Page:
Hi, it’s Dr. Parker again and in this article I’d like to talk about the Upper GI Endoscopy or “Stomach Scope”. This is a procedure that is very similar to the colonoscopy except it is a visual inspection of the esophagus, stomach and first portion of the small bowel. There are many reasons to have an upper endoscopy, so I’m not going to go over why your doctor has recommended it for you, but I’ll talk about the process itself.
If you have ever had a colonoscopy, the pre and post procedure portion is nearly the same. Fortunately, the upper endoscopy does not require a bowel preparation, but it does require fasting from midnight the night before your procedure. You should not have anything by mouth from midnight before the procedure until after the scope is finished. If you take blood pressure medication, talk to your doctor (or the physician performing the scope) about if you should take that medication with a sip of water the morning of the procedure. Different people will require different answers to that question, so it’s best to have that discussion before hand.
You should arrive at the outpatient pre-operative area of the facility in which you are having the procedure done 1 hour prior to your procedure time. You will change into a hospital gown and be asked to remove jewelry. You will have an IV placed and the anesthesiologist will talk to you about the risks of the sedation specific to you. The physician performing the procedure will also talk to you before the examination to answer any last-minute questions you may have. After this is done, you will be taken to the endoscopy suite and placed on your left side. Any dentures will be removed at this point. A numbing spray is used to numb the back of your throat. We also place a protective device in your mouth to protect your teeth from the scope an the scope from your teeth.
The upper endoscopy is then performed with a long thin flexible camera that is able to be maneuvered with a hand control through the esophagus, stomach and duodenum (first portion of the small bowel) after being inserted through the mouth. This is done after you are sedated. During the upper endoscopy you are able to breath on your own and follow some simple commands, however, the sedation is such that you will not remember the examination.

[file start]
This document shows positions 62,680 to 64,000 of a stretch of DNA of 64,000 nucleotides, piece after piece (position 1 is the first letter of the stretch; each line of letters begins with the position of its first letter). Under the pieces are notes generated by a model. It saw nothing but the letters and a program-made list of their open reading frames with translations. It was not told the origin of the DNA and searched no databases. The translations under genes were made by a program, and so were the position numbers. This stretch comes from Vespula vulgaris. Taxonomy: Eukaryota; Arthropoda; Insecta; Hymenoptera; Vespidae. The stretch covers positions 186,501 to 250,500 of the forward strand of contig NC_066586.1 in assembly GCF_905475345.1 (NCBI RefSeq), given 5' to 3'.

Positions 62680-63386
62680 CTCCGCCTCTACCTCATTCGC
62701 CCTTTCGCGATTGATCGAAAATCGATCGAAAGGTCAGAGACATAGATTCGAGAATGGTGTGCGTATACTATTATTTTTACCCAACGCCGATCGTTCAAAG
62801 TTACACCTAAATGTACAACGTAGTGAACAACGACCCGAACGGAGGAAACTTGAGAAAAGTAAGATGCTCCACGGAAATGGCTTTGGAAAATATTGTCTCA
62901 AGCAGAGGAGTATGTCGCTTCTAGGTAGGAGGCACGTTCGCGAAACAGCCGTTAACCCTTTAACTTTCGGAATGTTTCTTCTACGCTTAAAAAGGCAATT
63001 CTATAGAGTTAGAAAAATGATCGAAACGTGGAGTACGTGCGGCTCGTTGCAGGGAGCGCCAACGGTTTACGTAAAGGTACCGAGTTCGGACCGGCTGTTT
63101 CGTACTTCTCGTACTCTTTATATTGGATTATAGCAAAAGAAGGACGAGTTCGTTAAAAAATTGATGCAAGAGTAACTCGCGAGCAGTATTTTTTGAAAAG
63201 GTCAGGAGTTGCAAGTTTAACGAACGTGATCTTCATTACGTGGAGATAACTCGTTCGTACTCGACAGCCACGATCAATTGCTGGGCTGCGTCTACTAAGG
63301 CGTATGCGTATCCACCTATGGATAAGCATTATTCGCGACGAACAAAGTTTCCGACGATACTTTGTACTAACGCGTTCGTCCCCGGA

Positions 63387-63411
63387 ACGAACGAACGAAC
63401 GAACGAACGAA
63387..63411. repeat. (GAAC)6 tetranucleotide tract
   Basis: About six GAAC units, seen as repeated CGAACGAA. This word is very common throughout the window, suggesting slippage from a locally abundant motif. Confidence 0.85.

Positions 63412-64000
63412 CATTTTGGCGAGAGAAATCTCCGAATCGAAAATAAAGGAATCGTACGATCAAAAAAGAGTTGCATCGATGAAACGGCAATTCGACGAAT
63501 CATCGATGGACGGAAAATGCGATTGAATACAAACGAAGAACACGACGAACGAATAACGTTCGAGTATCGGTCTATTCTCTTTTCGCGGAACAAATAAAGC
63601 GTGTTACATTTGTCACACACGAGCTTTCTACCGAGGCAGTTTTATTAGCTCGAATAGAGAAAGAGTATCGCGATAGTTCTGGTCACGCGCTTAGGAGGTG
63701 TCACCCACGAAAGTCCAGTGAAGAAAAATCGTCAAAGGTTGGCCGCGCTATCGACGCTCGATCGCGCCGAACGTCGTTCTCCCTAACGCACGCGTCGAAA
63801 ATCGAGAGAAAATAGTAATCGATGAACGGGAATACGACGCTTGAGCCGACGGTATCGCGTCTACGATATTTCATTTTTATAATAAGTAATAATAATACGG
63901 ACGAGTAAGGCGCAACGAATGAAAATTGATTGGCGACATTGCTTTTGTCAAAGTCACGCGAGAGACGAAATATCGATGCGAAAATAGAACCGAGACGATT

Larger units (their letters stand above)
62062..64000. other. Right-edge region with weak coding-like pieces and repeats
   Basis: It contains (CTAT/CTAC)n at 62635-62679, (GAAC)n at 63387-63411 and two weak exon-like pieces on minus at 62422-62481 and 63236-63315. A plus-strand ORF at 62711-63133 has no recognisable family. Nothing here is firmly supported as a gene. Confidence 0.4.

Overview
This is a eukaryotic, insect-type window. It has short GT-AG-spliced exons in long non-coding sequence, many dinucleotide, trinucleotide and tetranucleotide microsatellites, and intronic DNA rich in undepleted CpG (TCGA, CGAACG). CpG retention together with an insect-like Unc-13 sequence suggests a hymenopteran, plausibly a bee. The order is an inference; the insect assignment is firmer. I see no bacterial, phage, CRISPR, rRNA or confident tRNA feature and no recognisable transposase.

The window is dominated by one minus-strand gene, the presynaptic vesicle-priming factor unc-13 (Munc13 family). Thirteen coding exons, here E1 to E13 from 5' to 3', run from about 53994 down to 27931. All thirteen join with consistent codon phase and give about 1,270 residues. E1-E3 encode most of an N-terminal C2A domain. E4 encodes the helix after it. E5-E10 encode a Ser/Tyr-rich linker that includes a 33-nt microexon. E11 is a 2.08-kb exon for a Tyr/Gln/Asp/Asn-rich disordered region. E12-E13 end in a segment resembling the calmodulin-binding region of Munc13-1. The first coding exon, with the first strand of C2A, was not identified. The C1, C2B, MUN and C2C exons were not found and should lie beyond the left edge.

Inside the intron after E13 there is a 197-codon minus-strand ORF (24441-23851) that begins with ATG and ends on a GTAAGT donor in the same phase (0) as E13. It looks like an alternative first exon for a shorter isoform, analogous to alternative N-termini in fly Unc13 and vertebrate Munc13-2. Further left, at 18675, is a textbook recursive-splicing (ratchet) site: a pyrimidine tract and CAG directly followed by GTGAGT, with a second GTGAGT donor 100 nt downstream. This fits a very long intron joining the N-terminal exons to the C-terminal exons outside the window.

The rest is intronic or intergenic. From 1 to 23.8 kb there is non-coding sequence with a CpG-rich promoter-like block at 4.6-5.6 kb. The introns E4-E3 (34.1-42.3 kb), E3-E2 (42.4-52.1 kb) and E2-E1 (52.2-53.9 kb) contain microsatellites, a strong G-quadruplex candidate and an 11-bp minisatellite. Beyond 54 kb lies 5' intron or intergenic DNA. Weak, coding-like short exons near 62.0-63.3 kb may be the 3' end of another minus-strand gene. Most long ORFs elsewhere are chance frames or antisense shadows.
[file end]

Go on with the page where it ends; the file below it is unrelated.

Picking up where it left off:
The doctor will maneuver the camera while watching the projected image on TV screen. The doctor advances the camera to the first portion of the small bowel (also called the duodenum, which is located on the right side of the abdomen). The doctor then withdraws the camera slowly, inspecting the lining of the duodenum, stomach and esophagus. The magnification the camera provides allows the doctor to inspect the lining of the gastrointestinal tract for abnormalities.
Depending on the reason for your upper endoscopy, the doctor may perform a biopsy (remove a sample of the lining of the esophagus, stomach or duodenum) if needed. There are several other diagnostic and therapeutic techniques that can be used depending on your situation, but the biopsy is the most common.
Just like all medical and surgical procedures, there are risks associated with the upper endoscopy as well. The major risks include, bleeding, injury to the GI tract, missed pathology and incomplete examination.
Most bleeding is self limiting (it stops on it’s own), but sometimes the upper endoscopy is being done to stop bleeding and can be unsuccessful, or during a diagnostic or therapeutic maneuver a blood vessel is injured and can continue bleeding. Bleeding can be mild to severe, with treatment ranging from observation to blood transfusion to another endoscopy and very rarely, surgery.
A very small percentage of patients who undergo upper endoscopy can have an injury to the esophagus, stomach or duodenum. By injury I mean a hole is inadvertently put in one of these organs. If this happens, you will require an operation to fix that hole. Fortunately this does not happen often and your doctor should be able to tell you your specific risk as all patients do not have the same risk of organ injury.
Sometimes during the upper endoscopy, the physician is not able to maneuver the scope to complete the exam. In addition, sometimes we flat out miss things. Either way, though these don’t seem like real “risks”, I like to include them when discussing upper endoscopy with my patients because if we miss something that is causing your problem, this problem could persist and even get worse. Fortunately, in this exam, these are low risks.
Well now that’ I’ve told you all about the doom and gloom of the procedure, I’ll leave you with something more positive. Most upper endoscopy examinations are fairly quick, anywhere from 10-30 minutes, and as soon as you are awake and alert you can stop fasting and eat! See, this scope stuff isn’t all bad. 🙂